We do emerge, however, to some degree, from the illusions of staring at nature into building a human world of culture and civilization, and from that perspective we can see the natural environment as the 'material' world in the sense of providing the materials for our unique form of existence. Practically all of our made world represents a huge waste of effort: it includes the world of war, of cutthroat competition, of stagnating bureaucracies, of the lying and hypocrisy of what is called public relations. Above all, it has not achieved any genuine rapprochement with nature itself, but simply regards nature as an area of exploitation. Where God may belong in this duality we have yet to try to see, but as he is not hidden in nature, he can only be connected with that tiny percentage of human activity that has not been hopelessly botched.

Dia para o Clima mobiliza milhares de manifestantes em todo o mundo, Ambiente Brasil, 26/10/2009.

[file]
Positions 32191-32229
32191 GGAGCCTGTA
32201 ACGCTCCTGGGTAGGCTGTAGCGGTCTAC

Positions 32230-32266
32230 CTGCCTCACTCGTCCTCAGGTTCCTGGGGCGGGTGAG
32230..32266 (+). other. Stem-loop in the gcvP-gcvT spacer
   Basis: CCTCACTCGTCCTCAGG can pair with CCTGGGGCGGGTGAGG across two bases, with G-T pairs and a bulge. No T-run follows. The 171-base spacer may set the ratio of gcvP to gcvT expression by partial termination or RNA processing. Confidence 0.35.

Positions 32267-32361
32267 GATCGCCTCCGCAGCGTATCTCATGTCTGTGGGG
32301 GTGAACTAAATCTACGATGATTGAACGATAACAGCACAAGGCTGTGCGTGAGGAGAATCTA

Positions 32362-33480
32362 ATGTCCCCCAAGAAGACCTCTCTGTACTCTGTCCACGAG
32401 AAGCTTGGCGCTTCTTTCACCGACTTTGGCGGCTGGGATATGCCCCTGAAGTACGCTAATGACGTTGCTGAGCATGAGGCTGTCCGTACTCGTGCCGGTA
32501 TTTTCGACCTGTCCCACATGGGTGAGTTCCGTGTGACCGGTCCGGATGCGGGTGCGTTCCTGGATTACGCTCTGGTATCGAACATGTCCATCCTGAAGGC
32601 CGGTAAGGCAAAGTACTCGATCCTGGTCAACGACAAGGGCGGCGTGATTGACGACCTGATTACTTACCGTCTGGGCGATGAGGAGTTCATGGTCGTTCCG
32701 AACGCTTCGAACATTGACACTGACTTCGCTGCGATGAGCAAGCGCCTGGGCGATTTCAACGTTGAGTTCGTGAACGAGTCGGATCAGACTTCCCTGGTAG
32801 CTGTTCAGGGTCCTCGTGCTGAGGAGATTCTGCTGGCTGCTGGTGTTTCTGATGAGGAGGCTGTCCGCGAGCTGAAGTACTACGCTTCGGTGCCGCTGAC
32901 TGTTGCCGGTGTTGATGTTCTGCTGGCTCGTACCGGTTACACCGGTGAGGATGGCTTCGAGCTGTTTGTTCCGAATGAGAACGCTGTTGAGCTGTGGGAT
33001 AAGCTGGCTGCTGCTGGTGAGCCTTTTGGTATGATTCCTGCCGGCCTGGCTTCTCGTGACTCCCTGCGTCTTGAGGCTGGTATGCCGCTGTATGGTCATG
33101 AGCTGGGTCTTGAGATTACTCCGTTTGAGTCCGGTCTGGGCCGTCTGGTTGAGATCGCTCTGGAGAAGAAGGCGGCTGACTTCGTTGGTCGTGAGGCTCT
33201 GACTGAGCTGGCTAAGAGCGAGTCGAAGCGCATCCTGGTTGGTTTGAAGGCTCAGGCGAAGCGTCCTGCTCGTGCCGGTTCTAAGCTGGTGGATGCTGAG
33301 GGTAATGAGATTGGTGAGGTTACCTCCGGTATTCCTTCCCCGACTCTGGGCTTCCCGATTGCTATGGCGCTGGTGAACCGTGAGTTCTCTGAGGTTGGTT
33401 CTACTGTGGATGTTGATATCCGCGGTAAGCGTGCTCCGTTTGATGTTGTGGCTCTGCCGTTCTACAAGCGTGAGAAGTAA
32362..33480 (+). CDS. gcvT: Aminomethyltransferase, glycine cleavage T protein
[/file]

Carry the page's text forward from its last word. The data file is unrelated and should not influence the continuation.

Milhares de pessoas foram às ruas em várias cidades do mundo como Sydney, Nova York, Paris, Londres e Berlim para mobilizar a opinião pública mundial sobre o problema do aquecimento global, cinco semanas antes da conferência de Copenhague.

"Mais de 180 países participaram do evento. Este Dia Mundial para o Clima foi acompanhado em todo o planeta", declarou neste sábado em Times Square, no centro de Manhattan, um orador do movimento, organizador da manifestação.

Em Sydney, milhares de pessoas se reuniram no porto e na praia de Bondi com faixas com a inscrição "350", em referência à concentração de gás carbônico na atmosfera: 350 partes por milhão (ppm), um número que não pode ser ultrapassado para evitar um aquecimento global de consequências irreversíveis, segundo alguns cientistas.

Manifestantes formaram o número 350 com seus corpos nas escadas da Ópera de Sydney, e os sinos da catedral tocaram 350 vezes.

Em Londres, mais de 600 pessoas se reuniram à beira do Tâmisa para formar o número 5. Uma foto aérea desta reunião será agregada a outras que formaram, em outras partes do mundo, os números 3 e 0, para escrever o número 350, informou à AFP uma porta-voz da ONG "Campaign against Climate change".

Em Nova York, uma centena de militantes se reuniu sob uma chuva fina com cartazes nos quais aparecia o número 350.

Em Paris, duzentas pessoas colocaram seus celulares e relógios para tocar às 12h18, em alusão ao dia do encerramento da conferência sobre o clima, prevista de 7 a 18 de dezembro em Copenhague.